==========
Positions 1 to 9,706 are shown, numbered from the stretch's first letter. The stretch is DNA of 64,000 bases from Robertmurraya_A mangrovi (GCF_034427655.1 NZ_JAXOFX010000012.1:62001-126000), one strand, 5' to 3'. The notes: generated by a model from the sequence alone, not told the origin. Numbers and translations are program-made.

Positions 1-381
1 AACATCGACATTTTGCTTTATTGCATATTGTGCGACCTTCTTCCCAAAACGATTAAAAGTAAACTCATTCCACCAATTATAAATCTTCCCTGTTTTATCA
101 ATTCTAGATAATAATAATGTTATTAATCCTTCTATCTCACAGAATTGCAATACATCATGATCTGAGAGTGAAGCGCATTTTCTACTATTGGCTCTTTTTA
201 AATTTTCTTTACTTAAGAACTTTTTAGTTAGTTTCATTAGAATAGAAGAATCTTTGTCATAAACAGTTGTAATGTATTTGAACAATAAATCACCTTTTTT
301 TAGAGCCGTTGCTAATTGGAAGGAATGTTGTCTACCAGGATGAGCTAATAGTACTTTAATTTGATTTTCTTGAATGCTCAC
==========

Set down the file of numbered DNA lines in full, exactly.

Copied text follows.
Positions 1 to 9,706 are shown, numbered from the stretch's first letter. The stretch is DNA of 64,000 bases from Robertmurraya_A mangrovi (GCF_034427655.1 NZ_JAXOFX010000012.1:62001-126000), one strand, 5' to 3'. The notes: generated by a model from the sequence alone, not told the origin. Numbers and translations are program-made.

Positions 1-381
1 AACATCGACATTTTGCTTTATTGCATATTGTGCGACCTTCTTCCCAAAACGATTAAAAGTAAACTCATTCCACCAATTATAAATCTTCCCTGTTTTATCA
101 ATTCTAGATAATAATAATGTTATTAATCCTTCTATCTCACAGAATTGCAATACATCATGATCTGAGAGTGAAGCGCATTTTCTACTATTGGCTCTTTTTA
201 AATTTTCTTTACTTAAGAACTTTTTAGTTAGTTTCATTAGAATAGAAGAATCTTTGTCATAAACAGTTGTAATGTATTTGAACAATAAATCACCTTTTTT
301 TAGAGCCGTTGCTAATTGGAAGGAATGTTGTCTACCAGGATGAGCTAATAGTACTTTAATTTGATTTTCTTGAATGCTCAC